Our little girl is over 8 months old! Already! Wow! She's now standing and trying to climb things. She's laughing, and baby-talking more every day.
I wanted to post a list of some things that we've found useful after having a baby - but weren't on the standard baby shopping checklists. We figured out these out from friends, family, and by ourselves along the way.
So here's 8 ideas after our 8 month old. Some of these things are useful to have before the mama goes into labour. Others might be specific to me as a breastfeeding mama, but probably useful to all mamas.
(1) Puppy pads - for disposable changing pads.
Yeah, we know this sounds odd. But extremely useful:
We also tried one brand of disposable changing pads intended for babies, but they were far less absorbent, smaller, and more expensive. Something like $5+ for 5 instead of <$20 for 50. The only advantage is they were less likely to leave a slight damp spot underneath if you let them sit.
You can buy a large pack of puppy pads at CostCo, and you're set for a while. I would stay away from the type that has a scent-release to attract dogs, just in case, but otherwise they are the same as what hospitals use.
Once our daughter was past 4 months or so, we graduated to using a pair of waterproof & washable change pads. I put one under the other on the change table. If there's an accident, I can quickly clean up and have a new one ready.
(2) Coconut oil (or olive oil).
Actually this one might be on your list from your prenatal class or fav baby blog. I love that coconut oil is a multitasker! Can you tell I like multi-tasker items? Hurray!
You'll probably find a lot more potential uses on baby blogs. Not to mention you can cook with it!
I found it handy to separate a large tub into a few smaller containers, so I could keep the "diaper cream" container separate from containers used for baby lotion or nipple cream.
(3) Microwavable hot pack, or electric heating pad.
This one was brought up in our prenatal class as a great way to relieve pain during pregnancy aches and labour.
You can also use it to prewarm the baby's crib, to avoid transferring her from your warm cuddly arms to a cold sheet. Or, to prewarm the car seat or stroller. CAUTION: Just note the hot pack should be removed before you put the baby in, as it's a suffocation risk (heavy bag) and strangulation risk (the cord).
We have both. Pros for electric heating pad: they stay warm longer, cover a larger area, and you can control the temperature a bit easier. Usually they're washable and they aren't as heavy as a heat pack. Cons: they aren't portable, and the cord is an extra baby strangulation risk.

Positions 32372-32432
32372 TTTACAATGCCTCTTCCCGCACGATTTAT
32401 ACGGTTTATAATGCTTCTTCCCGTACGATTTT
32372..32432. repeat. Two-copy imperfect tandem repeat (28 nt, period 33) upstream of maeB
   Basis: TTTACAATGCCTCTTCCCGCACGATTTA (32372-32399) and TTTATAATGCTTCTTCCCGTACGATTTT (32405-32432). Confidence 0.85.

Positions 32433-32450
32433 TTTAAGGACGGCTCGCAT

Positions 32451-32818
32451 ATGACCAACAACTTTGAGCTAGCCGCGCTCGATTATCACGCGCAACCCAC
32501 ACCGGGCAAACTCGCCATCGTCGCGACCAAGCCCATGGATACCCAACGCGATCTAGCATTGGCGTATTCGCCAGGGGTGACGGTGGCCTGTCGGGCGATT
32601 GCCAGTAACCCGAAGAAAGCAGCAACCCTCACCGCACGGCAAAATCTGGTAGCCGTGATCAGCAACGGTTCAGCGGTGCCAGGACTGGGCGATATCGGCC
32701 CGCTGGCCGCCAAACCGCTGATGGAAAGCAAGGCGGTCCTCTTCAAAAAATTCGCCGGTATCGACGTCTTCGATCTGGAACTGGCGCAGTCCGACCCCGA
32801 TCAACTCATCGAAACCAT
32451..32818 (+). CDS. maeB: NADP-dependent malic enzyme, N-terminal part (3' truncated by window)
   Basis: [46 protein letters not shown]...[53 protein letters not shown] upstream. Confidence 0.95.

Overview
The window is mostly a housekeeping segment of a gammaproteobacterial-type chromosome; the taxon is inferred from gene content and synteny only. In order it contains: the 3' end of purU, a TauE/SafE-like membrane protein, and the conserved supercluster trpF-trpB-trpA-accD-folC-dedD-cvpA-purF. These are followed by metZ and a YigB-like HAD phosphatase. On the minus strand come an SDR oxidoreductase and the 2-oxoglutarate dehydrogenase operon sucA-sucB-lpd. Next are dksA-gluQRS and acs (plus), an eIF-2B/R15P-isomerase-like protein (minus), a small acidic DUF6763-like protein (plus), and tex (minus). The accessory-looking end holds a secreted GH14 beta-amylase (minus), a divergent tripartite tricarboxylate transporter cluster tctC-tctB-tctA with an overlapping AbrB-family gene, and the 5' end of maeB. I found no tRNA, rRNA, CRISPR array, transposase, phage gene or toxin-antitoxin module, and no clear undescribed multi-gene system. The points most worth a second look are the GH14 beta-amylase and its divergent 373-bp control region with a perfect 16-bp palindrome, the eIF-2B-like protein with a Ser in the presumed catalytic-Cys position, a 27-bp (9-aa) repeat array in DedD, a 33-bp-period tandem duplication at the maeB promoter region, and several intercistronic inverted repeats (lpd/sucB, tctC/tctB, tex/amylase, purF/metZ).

(4) TV tray(s) &
(5) Large water bottle(s) that you can open with one hand
Our little girl was hungry often. If you have a hungry and unhappy little lady or gent, it's nice to have a little table already set up nearby with everything you might need while nursing or feeding a young baby.
We picked up a pair of TV trays, one each for upstairs & downstairs. I'd have a big bottle of water, my laptop or maybe a book, a snack like a nuts or granola bar, maybe some lip balm or moisturizer, and a receiving blanket on each, ready to go.
Water is very important for keeping up your milk supply while breastfeeding. And wow I am still constantly thirsty!
(6) Emery board (foam or cardboard nail file)
Unless you don't mind attempting it while baby is sleeping, there just doesn't seem to be a way to have our baby sit still for a safe nail trimming. Baby fingers are so small, part of their skin fits through the little nail trimmer gap, so it's easy to trim their fingers too. I found that using a foam emery board was a fast & safe way to file baby nails (which quickly grow into razor claws).
(7) Comfy cardigans, long sleeve or short sleeve
(8) Slow cooker
After we ate through our stockpiled food, the slow cooker became our most frequently used kitchen appliance - because you can prep your meal at any time of the day, and make a large amount.
Especially when our little girl has a clingy phase where she wants to be always near me, it's difficult to make anything on the stove or in the oven. Typically what I'll do is unthaw any meat during the day (and maybe chop some vegetables with baby in the carrier) and we'll finish assembling the ingredients when she's in bed for the night. Then just refridgerate the pot overnight and turn it on in the morning.
Well there's my list. I hope it was helpful. Any other suggestions for atypical baby items?